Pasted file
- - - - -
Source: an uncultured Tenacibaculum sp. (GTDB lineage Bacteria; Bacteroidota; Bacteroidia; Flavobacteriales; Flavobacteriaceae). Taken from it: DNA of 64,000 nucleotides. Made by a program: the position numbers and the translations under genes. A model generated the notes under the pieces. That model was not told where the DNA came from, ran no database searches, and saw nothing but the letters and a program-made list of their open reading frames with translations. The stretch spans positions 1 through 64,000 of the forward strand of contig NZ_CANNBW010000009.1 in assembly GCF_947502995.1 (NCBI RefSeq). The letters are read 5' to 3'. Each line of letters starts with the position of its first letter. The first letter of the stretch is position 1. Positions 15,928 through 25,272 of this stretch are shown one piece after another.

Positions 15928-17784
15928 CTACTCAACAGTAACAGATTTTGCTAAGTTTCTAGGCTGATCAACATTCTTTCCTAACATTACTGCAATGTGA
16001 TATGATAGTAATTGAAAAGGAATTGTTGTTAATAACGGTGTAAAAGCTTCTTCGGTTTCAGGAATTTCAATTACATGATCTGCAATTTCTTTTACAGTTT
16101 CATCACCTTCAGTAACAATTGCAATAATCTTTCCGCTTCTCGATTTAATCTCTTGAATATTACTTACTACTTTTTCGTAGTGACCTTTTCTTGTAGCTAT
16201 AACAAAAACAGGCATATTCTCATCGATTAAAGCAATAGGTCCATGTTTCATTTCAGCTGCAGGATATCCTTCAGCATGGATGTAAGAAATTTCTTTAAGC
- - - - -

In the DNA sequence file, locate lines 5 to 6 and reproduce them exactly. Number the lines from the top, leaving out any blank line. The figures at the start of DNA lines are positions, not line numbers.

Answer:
16101 CATCACCTTCAGTAACAATTGCAATAATCTTTCCGCTTCTCGATTTAATCTCTTGAATATTACTTACTACTTTTTCGTAGTGACCTTTTCTTGTAGCTAT
16201 AACAAAAACAGGCATATTCTCATCGATTAAAGCAATAGGTCCATGTTTCATTTCAGCTGCAGGATATCCTTCAGCATGGATGTAAGAAATTTCTTTAAGC